I started on this via this interview with Tom Peters:
What’s the definition of a millennial? A human being who has no money. What is the definition of old people? The people who have the money. My throwaway line is, “My people” — meaning old people — “my people don’t have the money. We have all the money.” And the amount of effort and attention that goes into marketing and product development for the over-50s is pathetically low.
Fucking a, Tom Peters! How sick a burn are those first two lines? DAMN!!!
OK, but seriously, this is true.
A 63 year-old tends to have more money than a 23 year-old. Just saying. They can buy stuff and make more decisions.
But we’re fucking obsessed with millennials, even if most everything we think about them is actually inaccurate.
Youth is revered, age is not
That’s just a thing. People believe it. Youth are strong and virile and “the next generation.” Old people on the way out. Shouldn’t necessarily be how we think, but it is. Tad Friend hit the cover off the ball in a New Yorker article on ageism a few months back, basically arguing that Silicon Valley is making it worse. Now we deify the 22 year-old startup founder, not the 65 year-old who’s been growing profits for decades. Ya know? It’s stupid.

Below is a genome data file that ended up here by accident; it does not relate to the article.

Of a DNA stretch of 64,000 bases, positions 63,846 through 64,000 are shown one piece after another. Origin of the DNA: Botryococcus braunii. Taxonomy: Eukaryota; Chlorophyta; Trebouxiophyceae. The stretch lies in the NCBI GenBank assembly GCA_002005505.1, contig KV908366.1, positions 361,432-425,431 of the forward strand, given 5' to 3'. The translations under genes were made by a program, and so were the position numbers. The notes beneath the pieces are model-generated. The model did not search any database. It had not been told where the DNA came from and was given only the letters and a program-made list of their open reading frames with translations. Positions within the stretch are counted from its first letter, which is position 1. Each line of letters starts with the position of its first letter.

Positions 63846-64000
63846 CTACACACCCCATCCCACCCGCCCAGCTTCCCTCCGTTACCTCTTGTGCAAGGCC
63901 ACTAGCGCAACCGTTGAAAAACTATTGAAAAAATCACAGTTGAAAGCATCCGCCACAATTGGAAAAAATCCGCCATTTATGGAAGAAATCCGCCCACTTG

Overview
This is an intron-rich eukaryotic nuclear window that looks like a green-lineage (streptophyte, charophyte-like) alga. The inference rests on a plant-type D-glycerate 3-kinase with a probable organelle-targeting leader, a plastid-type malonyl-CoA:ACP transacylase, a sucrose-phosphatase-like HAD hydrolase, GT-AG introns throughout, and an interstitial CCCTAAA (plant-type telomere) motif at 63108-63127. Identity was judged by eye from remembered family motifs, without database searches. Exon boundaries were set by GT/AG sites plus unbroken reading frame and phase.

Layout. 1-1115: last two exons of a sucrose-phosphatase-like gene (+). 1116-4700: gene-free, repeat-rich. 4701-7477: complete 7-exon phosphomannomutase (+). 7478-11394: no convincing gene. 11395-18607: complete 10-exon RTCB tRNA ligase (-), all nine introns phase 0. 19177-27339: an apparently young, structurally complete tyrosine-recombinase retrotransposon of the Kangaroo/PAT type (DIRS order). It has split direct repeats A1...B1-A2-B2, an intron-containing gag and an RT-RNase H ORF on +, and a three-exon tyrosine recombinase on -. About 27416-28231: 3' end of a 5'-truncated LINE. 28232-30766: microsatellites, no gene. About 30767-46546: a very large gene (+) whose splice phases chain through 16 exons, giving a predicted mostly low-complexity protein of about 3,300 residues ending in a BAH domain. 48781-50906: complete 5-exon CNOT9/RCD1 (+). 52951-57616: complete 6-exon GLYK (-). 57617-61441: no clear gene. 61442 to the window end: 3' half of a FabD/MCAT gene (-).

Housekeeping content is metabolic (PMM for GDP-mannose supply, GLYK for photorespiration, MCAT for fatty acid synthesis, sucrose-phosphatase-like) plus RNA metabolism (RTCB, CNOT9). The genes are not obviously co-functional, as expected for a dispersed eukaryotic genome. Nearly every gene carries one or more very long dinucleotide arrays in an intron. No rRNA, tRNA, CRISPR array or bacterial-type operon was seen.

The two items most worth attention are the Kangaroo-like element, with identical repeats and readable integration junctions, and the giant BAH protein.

The paradox of how we hire
We hire almost entirely for pre-existing competence, i.e. bullet points of what you can do/the skills you have. We barely ever address if you can communicate, if you’re a total fucking asshole, etc, etc. Those things get left in the trash heap. I want to know where you have this coding language or you’ve used MailChimp. Got it.
Well, competence around skills tends to come with age. A 30 year-old who’s been using Pardot for eight years is better at it than a 22 year-old.
But companies love this “young tech talent” stuff.
Dirty little secret: what it actually means is “We can pay them less, right? Because they have less experience?”
Right. That’s what it means.
Think of another way companies leave money on the table
From that same Peters interview:
Women buy virtually everything — 80% of consumer goods. Over 50% of commercial goods. [Yet] most organizations still are at the level — particularly in the senior ranks — of 5%, 10% or 15% women. That is stupid.
That is stupid.
So… we ignore older people as both customers and employees, even though they have money (what we want from customers) and experience (what we want from employees). And we ignore women in leadership, even though no matter what you sell, you’re probably selling to women. Hmmm. That’s awkward.
- Stop being obsessed with millennials
- Target your marketing/sales efforts at who might actually gain value from what you do, not some generalized age bucket
- Promote more women into leadership
- Hire for soft skills
- Build relationships
- Make more money
I got out of this in under 500 words. Go forth and prosper.